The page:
Keith McDonald raises an excellent point in a comment on the previous post.
“We are having a real fear on missing an offensive post on a wall for example….Hypotheticaly someone could post something that stays up for a while that we simply miss because we didn’t check it out fast enough or our one FB resource is away that day.”
Government agencies thinking about engaging social media–and agencies not considering it now are running out of time–must acknowledge that a nontrivial amount of content on the Big Network is offensive, obscene, pornographic, gruesome, racist and so on ad nauseum. This is a reality of the mediaverse beyond the control of government. It’s like weather.
It’s important to be up-front about this. On my first day at KDOT I addressed the issue in a meeting with the agency’s Executive Staff. The possibility of inappropriate content appearing on K-TOC was a real concern. I asked everyone present to recall the worst example they’d ever seen of offensive material posted in a public forum, be it pornographic images hacked onto a government webpage or crazy racist rhetoric posted to a newspaper site or an incomprehensibly avant-garde 4chan manifesto that pops up when you’re trying to pay your water bill. We’ve all lived in the virtual world long enough to have seen or heard of extreme examples of this.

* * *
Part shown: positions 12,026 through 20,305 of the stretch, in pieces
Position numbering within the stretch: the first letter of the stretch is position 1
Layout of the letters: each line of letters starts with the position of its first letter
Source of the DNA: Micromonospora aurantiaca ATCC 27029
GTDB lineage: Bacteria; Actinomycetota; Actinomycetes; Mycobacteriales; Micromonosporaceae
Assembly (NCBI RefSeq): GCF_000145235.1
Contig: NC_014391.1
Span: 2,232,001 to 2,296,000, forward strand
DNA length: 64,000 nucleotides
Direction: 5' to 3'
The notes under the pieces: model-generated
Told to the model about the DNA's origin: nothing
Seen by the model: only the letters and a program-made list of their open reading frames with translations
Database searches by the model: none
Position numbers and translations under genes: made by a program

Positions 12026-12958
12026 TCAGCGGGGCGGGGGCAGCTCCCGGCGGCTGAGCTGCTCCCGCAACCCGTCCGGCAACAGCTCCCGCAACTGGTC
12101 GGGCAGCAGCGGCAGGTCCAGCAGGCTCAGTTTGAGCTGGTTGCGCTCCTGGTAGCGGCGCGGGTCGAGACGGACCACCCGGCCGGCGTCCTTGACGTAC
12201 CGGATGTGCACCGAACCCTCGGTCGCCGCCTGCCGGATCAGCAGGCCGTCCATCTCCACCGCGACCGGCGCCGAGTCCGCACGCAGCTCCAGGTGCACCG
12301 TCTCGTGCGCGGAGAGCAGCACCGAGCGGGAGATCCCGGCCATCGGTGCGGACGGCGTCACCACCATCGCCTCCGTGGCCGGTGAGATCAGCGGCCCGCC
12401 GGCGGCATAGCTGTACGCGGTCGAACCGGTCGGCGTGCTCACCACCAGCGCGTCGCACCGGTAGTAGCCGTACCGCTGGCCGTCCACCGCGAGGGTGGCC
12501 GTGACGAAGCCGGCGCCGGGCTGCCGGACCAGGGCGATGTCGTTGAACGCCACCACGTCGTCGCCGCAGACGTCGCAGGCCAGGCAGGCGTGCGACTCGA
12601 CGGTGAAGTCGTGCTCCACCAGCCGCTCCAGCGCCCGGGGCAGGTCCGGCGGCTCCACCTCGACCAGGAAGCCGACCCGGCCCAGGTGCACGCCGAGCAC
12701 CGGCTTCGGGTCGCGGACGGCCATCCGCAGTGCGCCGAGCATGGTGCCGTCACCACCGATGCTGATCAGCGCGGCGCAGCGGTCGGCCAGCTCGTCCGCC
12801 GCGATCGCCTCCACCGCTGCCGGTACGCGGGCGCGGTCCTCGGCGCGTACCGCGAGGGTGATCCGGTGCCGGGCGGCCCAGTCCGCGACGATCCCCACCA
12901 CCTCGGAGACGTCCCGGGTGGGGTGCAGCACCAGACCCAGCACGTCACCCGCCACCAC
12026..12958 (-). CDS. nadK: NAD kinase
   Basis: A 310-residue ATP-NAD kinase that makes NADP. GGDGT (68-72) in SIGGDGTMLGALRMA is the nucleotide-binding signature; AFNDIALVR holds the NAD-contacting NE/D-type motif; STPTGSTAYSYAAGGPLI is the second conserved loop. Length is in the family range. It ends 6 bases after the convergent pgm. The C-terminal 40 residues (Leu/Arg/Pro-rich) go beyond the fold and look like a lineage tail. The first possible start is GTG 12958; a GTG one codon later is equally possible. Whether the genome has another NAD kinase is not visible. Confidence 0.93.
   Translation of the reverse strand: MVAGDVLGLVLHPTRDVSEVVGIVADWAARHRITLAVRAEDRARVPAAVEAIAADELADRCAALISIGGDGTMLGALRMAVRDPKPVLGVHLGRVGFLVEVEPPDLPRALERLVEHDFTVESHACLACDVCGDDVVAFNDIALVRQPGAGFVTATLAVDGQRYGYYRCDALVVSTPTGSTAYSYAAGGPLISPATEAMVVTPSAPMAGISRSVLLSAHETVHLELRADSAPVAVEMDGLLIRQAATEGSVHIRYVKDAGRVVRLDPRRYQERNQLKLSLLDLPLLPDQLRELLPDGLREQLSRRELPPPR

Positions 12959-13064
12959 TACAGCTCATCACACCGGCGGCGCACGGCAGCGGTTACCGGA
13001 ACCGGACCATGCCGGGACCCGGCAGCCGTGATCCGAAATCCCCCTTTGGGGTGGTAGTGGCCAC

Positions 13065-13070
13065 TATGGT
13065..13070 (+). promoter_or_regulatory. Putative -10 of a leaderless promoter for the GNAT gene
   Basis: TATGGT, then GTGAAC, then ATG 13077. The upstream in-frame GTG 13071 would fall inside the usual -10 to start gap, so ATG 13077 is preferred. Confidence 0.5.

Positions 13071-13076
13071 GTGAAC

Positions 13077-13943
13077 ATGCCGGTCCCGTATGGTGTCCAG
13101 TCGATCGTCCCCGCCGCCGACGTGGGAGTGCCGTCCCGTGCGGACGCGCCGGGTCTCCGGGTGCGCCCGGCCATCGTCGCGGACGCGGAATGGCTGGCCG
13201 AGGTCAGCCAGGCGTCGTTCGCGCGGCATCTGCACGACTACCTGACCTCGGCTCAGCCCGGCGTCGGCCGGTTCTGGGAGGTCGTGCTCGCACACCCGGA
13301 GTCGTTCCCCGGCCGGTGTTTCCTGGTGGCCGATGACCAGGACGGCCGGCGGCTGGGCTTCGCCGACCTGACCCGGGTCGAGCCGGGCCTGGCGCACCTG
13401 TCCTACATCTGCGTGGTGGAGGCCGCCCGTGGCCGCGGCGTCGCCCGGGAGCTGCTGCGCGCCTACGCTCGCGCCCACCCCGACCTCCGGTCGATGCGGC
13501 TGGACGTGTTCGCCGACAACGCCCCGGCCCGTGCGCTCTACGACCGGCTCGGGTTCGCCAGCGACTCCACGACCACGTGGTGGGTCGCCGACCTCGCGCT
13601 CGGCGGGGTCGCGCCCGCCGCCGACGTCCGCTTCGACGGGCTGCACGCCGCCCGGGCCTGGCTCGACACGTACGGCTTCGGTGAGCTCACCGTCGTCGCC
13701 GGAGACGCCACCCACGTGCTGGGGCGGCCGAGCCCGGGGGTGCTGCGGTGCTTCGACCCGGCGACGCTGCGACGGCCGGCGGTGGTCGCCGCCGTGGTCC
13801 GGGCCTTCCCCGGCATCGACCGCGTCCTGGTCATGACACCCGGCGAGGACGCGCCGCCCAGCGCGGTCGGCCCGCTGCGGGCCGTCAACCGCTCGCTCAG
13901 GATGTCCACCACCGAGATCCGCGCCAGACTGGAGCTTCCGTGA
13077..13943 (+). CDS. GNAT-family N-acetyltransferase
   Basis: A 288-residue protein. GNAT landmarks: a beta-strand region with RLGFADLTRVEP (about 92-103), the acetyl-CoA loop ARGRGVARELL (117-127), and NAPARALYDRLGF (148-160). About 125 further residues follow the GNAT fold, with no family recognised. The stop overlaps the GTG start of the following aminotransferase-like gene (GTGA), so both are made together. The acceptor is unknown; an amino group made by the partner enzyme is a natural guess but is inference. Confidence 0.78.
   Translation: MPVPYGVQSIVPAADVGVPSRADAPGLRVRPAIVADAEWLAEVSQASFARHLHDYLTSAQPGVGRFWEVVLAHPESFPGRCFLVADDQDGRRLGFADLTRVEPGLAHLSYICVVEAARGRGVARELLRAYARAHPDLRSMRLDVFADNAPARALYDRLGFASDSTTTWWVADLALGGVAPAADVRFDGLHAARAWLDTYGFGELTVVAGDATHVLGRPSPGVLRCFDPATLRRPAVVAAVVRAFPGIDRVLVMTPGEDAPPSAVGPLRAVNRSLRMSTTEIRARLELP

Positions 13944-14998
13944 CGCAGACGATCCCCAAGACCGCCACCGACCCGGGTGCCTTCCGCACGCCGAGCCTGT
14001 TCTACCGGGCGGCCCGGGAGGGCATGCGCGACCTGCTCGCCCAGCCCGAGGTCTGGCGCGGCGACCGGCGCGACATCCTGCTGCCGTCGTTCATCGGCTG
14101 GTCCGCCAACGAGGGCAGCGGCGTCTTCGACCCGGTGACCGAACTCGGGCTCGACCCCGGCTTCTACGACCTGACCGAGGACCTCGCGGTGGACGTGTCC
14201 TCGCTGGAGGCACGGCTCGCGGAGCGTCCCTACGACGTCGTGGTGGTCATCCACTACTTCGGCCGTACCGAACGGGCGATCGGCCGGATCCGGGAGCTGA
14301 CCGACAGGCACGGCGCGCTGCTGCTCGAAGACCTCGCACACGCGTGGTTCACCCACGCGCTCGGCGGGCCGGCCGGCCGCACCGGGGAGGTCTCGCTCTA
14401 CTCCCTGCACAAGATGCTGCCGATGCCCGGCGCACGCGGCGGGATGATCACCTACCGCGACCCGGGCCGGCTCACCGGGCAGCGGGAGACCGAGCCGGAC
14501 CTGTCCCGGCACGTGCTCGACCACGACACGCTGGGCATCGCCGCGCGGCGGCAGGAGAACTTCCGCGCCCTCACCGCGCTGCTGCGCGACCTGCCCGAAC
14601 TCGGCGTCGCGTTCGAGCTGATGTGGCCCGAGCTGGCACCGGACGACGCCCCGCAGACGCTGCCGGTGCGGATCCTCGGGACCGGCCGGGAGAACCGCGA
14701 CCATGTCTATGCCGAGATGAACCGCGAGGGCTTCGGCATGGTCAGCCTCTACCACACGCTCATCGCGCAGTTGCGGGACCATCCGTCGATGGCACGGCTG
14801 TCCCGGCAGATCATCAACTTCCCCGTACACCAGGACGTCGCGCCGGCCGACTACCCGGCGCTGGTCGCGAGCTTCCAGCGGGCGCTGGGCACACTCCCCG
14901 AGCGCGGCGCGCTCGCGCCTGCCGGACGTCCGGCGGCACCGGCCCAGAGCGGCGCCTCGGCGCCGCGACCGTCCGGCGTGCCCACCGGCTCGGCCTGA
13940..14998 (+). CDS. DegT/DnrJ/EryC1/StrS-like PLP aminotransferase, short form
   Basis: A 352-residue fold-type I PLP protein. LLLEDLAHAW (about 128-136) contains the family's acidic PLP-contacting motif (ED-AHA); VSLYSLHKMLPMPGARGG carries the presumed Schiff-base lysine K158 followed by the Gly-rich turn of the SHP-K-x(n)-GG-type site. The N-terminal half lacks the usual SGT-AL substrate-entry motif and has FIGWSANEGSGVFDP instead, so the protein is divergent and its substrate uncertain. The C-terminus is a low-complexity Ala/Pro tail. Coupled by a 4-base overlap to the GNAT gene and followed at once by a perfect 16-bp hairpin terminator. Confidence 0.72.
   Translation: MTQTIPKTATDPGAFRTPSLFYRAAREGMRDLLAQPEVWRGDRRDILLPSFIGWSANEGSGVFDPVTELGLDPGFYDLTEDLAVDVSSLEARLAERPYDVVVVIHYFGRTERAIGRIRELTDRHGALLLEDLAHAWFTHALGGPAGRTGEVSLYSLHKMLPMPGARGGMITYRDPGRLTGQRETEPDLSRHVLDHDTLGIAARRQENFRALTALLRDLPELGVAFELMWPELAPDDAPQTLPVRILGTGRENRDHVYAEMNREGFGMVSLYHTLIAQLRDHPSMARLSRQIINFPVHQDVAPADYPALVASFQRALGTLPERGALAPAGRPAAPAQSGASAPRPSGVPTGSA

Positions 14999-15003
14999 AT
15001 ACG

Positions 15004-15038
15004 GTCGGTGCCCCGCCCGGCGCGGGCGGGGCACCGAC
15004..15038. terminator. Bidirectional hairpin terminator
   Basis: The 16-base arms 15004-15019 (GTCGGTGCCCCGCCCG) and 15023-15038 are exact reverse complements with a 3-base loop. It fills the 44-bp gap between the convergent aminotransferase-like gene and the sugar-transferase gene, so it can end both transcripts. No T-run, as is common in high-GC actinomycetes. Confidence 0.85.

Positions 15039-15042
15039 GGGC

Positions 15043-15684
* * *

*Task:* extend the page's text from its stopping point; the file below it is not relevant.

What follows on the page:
“Each of you is imagining some grotesque incident of inappropriate posting that caused consternation and public embarrassment to the host site,” I said. “I’m here today to tell you that every single one of those things will happen on K-TOC.”
It’s gonna happen. The “best practice” is to delete the material and move on. E-Staff thought it over and committed to the community anyway. That took real courage.
We’ve been fortunate at K-TOC, because Leverage (who host the community) run a tight ship, but we’ve seen inappropriate material pop up on the agency Twitter account. It doesn’t stay there long, because I delete it as soon as I see it, and I check multiple times every day. Keith is correct: Unattended social media sites are train wrecks waiting to happen. These media require sustained attention–be prepared to commit the necessary resources. And be prepared for the crappy day when a too-smart 16-year-old covers your site with pictures of Avril Lavigne. When it arrives, don’t fall into the screaming fantods. This is the world in which we live. Remain calm. Clean up the page. The sun will come up tomorrow. Delete and move on.
Far more challenging than outright obscenity is simple offensiveness, which often is protected speech. There is considerable hurly-burly in the public discourse these days. Sometimes it’s unattractive, but don’t let it provoke you into abridging anyone’s First Amendment rights. And for pete’s sake don’t be this guy.
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